In May 2011, an Improvised Explosive Devise in Afghanistan injured Major Steven McCulley, 35, a Marine from Hampshire.
"As the lads performed battlefield first aid on me to stem the bleeding I can remember thinking how proud I was of them and how professionally they were handling the situation. A Directional Fragmentation Charge IED had just hit me; these types of IEDs are located in the sides of walls and ditches in order to hit the upper body. Shrapnel hit me everywhere but my more serious injuries were the large holes in the right hand side of my chest where the shrapnel fractured six of my ribs and tore through my right lung. Everything started going dark - I thought I was going to die, never see my kids again. My men managed to keep me awake until the Medical Emergency Response Team (MERT) picked me up. I was flown back to the field hospital in camp Bastion and my last memory of Afghanistan was a surgeon looking over me and saying; ‘you’re going to be alright.
"I spent the next three weeks in a medically induced coma in intensive care, in Queen Elizabeth Hospital, Birmingham. My wife Janey was amazing; how she coped looking after our two young children while worrying about me I’ll never know. Two months after I was wounded I went home for two weeks sick leave before going to DMRC Headley Court. Initially I made good progress however a year after being injured I started coughing up blood. Due to the severe risk from the shrapnel remaining in my lung in August 2012 I underwent major surgery to remove as much of it as possible. I lost 80% of my lung but they managed to remove fifteen pieces of shrapnel from my chest cavity.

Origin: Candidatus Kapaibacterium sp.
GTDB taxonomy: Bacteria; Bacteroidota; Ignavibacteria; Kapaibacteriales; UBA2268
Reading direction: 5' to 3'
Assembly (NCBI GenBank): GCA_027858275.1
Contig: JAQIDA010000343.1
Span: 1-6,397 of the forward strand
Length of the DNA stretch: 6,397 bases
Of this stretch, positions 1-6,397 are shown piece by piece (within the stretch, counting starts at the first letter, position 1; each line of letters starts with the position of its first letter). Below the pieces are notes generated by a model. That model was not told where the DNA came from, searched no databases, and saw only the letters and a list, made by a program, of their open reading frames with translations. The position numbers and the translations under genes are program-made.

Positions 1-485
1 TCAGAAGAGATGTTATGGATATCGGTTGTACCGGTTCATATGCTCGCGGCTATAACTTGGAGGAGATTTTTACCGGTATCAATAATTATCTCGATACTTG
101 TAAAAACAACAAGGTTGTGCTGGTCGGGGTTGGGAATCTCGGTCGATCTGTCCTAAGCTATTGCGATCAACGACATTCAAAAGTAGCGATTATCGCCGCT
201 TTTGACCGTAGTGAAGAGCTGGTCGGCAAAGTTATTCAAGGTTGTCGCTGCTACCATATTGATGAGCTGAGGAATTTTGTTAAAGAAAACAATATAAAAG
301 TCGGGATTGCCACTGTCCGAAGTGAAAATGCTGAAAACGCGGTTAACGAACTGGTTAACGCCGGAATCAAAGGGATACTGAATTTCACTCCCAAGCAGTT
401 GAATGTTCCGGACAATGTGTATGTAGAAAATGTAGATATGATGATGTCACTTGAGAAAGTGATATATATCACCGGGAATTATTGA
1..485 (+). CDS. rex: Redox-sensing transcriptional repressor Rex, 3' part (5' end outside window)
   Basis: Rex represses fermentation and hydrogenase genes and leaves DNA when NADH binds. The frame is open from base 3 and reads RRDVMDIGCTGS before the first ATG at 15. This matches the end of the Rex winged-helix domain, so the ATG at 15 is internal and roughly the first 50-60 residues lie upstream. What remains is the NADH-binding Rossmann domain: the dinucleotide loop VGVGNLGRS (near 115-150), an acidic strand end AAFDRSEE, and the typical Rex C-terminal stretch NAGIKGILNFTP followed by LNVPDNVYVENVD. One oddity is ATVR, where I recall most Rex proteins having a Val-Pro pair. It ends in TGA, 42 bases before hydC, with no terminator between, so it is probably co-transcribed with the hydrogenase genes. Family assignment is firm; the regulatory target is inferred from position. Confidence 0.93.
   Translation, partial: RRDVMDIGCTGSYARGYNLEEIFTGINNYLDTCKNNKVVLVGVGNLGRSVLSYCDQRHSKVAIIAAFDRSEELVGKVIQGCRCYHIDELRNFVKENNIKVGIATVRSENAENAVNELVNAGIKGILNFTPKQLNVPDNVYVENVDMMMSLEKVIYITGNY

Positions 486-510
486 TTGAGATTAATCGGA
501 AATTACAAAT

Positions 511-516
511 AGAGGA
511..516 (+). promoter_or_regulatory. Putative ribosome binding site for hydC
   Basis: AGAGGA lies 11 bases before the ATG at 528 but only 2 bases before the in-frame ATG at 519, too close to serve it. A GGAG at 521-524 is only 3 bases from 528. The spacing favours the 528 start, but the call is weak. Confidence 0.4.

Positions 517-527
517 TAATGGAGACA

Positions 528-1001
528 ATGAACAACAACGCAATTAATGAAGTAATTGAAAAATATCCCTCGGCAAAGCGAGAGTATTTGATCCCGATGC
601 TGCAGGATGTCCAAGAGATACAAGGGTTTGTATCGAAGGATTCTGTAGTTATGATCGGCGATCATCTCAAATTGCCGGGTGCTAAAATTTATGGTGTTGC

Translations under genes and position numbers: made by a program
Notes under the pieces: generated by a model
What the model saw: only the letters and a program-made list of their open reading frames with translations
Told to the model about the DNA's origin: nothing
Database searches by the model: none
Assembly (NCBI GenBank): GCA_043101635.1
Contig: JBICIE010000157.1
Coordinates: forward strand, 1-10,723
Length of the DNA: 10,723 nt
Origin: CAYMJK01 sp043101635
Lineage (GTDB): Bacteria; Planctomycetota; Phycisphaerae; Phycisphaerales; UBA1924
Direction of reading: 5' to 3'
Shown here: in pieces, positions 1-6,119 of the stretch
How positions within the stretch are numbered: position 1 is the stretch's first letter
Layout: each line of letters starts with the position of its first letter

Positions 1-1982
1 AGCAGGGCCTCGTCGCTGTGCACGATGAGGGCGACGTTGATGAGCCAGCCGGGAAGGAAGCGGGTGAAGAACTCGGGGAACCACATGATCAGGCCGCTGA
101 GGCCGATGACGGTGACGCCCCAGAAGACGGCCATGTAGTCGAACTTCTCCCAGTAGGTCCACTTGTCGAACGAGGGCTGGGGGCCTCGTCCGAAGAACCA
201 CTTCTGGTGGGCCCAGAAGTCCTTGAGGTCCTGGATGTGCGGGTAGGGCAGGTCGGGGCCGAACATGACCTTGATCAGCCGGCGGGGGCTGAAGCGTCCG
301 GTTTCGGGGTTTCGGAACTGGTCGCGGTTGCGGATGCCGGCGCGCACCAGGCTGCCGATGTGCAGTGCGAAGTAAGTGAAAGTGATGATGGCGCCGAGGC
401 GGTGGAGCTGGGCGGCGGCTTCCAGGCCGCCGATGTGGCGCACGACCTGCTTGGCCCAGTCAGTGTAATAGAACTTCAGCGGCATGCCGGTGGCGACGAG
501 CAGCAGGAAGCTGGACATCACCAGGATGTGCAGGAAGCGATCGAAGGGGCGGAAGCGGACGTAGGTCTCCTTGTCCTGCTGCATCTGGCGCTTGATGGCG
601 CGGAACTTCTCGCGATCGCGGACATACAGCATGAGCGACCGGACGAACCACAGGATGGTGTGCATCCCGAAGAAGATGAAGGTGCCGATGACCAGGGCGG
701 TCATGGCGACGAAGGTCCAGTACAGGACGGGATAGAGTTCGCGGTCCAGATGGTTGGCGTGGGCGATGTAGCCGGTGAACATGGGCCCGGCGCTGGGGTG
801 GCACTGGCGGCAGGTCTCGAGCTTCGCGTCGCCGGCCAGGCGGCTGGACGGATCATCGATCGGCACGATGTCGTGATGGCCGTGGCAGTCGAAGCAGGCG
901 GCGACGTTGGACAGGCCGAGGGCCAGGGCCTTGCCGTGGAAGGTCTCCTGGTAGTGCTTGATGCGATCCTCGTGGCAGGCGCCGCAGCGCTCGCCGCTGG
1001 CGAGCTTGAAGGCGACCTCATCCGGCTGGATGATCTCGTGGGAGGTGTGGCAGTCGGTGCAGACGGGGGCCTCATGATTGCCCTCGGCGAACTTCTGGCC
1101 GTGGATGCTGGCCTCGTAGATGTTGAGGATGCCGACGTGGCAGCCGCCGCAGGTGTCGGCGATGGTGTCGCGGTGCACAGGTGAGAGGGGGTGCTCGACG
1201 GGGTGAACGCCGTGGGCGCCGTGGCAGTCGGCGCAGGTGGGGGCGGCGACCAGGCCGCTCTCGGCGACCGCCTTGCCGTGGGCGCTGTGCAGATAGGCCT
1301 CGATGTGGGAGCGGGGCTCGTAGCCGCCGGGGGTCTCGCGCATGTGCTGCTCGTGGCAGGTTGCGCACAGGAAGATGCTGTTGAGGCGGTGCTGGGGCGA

‘A year on and I’m doing OK. I still get horrific chest pain and am having a lot of problems with my knee. I get lethargic because oxygen isn’t getting to my muscles quick enough. I can’t do any impact exercise but I can cycle.
"I have always loved bikes – I built my first when I was eight years old. During my military career I have taken part in competitive cycling representing both the Royal Navy & Royal Marines.
"I know that I will not be able to compete again; nonetheless, I remain passionate about cycling and want to continue in the industry. So, in between surgery and medical rehabilitation and with support from the Royal Marines and Help for Heroes I founded LIOS Bikes.
"I want to offer a personalised service for people that appreciate quality, but may not have the time or experience to purchase or build their own bike.
"H4H paid for me to go a cycle technician courses to get accreditation, so I’m now qualified to the highest level possible in the UK. The charity has been amazing – thanks to their support I’m now following my dream to run my own business and feel that I have a real future outside of the marines."